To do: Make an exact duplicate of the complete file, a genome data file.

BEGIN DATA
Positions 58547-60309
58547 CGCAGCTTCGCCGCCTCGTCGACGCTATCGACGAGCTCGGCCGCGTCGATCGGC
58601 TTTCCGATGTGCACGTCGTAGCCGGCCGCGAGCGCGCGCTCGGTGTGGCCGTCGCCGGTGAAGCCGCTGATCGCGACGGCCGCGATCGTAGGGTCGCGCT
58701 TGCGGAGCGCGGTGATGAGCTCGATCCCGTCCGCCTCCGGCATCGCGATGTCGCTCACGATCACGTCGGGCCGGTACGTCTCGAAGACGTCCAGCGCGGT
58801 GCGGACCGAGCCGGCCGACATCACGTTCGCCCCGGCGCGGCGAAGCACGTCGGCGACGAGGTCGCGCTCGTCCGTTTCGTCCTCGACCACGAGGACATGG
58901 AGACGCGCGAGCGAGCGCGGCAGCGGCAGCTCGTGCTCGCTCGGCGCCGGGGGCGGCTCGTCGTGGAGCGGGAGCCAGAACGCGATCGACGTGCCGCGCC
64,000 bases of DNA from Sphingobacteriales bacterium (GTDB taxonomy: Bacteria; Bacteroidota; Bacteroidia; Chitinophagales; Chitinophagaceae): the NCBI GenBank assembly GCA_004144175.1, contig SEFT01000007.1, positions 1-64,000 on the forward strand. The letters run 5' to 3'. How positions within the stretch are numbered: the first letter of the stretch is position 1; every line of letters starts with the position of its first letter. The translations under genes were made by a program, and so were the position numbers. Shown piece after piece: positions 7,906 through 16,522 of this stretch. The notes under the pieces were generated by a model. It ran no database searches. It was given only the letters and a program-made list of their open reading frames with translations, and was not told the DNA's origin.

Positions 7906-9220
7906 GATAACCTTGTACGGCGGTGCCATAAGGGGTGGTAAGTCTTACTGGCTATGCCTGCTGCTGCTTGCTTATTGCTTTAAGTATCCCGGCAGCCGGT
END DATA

Positions 58547-60309
58547 CGCAGCTTCGCCGCCTCGTCGACGCTATCGACGAGCTCGGCCGCGTCGATCGGC
58601 TTTCCGATGTGCACGTCGTAGCCGGCCGCGAGCGCGCGCTCGGTGTGGCCGTCGCCGGTGAAGCCGCTGATCGCGACGGCCGCGATCGTAGGGTCGCGCT
58701 TGCGGAGCGCGGTGATGAGCTCGATCCCGTCCGCCTCCGGCATCGCGATGTCGCTCACGATCACGTCGGGCCGGTACGTCTCGAAGACGTCCAGCGCGGT
58801 GCGGACCGAGCCGGCCGACATCACGTTCGCCCCGGCGCGGCGAAGCACGTCGGCGACGAGGTCGCGCTCGTCCGTTTCGTCCTCGACCACGAGGACATGG
58901 AGACGCGCGAGCGAGCGCGGCAGCGGCAGCTCGTGCTCGCTCGGCGCCGGGGGCGGCTCGTCGTGGAGCGGGAGCCAGAACGCGATCGACGTGCCGCGCC
64,000 bases of DNA from Sphingobacteriales bacterium (GTDB taxonomy: Bacteria; Bacteroidota; Bacteroidia; Chitinophagales; Chitinophagaceae): the NCBI GenBank assembly GCA_004144175.1, contig SEFT01000007.1, positions 1-64,000 on the forward strand. The letters run 5' to 3'. How positions within the stretch are numbered: the first letter of the stretch is position 1; every line of letters starts with the position of its first letter. The translations under genes were made by a program, and so were the position numbers. Shown piece after piece: positions 7,906 through 16,522 of this stretch. The notes under the pieces were generated by a model. It ran no database searches. It was given only the letters and a program-made list of their open reading frames with translations, and was not told the DNA's origin.

Positions 7906-9220
7906 GATAACCTTGTACGGCGGTGCCATAAGGGGTGGTAAGTCTTACTGGCTATGCCTGCTGCTGCTTGCTTATTGCTTTAAGTATCCCGGCAGCCGGT